Bob Alberte Clearly the integration of medical devices onto IT networks is the direction things are moving. This integration reduces infrastructure costs and allows better access to data. We all want to use the technology that's best for our patients, and getting data to the right place at the right time is part of that process. Without some form of integration within the hospital, you can't do that. The hospital is a very mobile environment. Caregivers and patients are constantly moving around. We need ways to combine the information from these multiple systems into one. Utilizing hospital IT infrastructure is a way to provide that accessibility of data at reduced cost.
Mary Logan Where is the push toward wireless technologies coming from?
Ed Cantwell: There is an overarching desire for mobility within the hospital, and eventually out of the hospital. Wireless technologies offer the power of ubiquity and the power of mobility.
Tom Judd There is a growing demand for wireless capability for medical devices at various levels of care—not only acute care or step-down care in a hospital, but also in ambulatory care. However, we just don't have the wireless infrastructure in these buildings yet to support all the places we might want to use it.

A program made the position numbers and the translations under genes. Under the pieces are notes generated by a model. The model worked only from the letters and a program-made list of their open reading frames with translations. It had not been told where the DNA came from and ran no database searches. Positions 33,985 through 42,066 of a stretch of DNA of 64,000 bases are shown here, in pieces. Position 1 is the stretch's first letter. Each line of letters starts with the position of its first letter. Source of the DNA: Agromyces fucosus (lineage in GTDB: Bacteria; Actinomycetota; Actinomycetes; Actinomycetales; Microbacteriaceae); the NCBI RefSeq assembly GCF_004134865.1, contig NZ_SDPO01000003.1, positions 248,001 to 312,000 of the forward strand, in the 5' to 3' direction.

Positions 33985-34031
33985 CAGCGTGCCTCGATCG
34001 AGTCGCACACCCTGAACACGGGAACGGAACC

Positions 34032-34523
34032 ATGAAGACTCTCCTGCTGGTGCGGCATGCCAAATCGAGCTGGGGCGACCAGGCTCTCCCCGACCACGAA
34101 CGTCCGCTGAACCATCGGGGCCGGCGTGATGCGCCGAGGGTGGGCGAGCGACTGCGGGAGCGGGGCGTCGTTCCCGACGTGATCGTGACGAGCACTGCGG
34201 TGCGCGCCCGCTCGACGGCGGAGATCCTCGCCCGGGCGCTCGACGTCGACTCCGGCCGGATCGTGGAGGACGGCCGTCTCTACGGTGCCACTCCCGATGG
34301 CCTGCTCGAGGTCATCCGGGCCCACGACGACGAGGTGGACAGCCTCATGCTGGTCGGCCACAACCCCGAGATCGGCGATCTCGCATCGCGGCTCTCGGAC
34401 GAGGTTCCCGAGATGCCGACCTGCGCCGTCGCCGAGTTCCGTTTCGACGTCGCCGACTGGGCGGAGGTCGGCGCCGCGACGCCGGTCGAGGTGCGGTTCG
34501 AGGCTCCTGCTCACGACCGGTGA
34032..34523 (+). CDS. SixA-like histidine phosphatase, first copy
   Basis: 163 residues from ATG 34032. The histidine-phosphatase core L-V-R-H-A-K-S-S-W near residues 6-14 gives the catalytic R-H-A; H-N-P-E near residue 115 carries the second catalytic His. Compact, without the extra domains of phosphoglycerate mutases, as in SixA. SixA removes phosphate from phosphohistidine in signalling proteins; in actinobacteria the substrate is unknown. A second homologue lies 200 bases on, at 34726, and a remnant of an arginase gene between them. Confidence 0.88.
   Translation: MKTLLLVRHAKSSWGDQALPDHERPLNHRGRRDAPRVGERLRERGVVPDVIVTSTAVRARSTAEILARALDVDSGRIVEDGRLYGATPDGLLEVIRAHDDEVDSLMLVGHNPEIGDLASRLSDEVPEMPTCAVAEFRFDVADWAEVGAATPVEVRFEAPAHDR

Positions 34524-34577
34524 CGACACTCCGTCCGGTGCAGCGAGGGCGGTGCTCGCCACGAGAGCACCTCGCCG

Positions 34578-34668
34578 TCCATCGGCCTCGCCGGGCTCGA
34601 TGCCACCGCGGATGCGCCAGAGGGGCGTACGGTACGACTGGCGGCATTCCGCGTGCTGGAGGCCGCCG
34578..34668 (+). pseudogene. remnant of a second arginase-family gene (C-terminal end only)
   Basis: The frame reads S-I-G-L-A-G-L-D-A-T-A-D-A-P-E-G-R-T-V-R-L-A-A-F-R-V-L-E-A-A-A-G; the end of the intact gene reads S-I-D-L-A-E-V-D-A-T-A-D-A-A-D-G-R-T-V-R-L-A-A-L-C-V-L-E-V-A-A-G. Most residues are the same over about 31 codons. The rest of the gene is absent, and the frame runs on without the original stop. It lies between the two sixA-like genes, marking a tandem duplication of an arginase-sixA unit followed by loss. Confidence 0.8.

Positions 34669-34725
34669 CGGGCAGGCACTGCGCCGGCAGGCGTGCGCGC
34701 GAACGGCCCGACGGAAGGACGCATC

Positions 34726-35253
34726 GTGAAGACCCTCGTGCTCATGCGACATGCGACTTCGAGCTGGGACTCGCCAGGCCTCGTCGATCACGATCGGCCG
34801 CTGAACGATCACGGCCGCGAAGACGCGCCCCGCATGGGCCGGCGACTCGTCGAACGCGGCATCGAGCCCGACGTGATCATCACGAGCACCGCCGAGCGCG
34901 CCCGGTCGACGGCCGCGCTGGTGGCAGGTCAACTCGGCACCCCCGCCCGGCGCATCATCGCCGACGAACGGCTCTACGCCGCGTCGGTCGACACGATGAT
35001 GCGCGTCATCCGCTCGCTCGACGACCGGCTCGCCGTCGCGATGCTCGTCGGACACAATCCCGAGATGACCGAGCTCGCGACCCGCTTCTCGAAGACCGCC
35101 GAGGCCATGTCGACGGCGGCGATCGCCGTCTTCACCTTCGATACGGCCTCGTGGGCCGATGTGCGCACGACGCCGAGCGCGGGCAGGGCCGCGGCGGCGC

Don Witters The promise of wireless technology is almost limitless. Much innovation, research, and new product development is enabled via wireless technologies. Wireless is an enabler of mobility—of larger use and more efficiencies and better information flow. Many uses of wireless technologies in healthcare involve relatively low risk and are now being implemented quickly, easily, and cheaply. But some medical functions that present greater risk—drug delivery, therapy delivery, even higher-risk types of imaging technologies—really need to be addressed through risk management. For medical uses, wireless technology needs to be designed, developed, tested, deployed, used, and maintained to perform reliably and securely so that it can improve healthcare and make it more efficient. However, if wireless technologies are not coordinated correctly from the beginning, problems can ensue.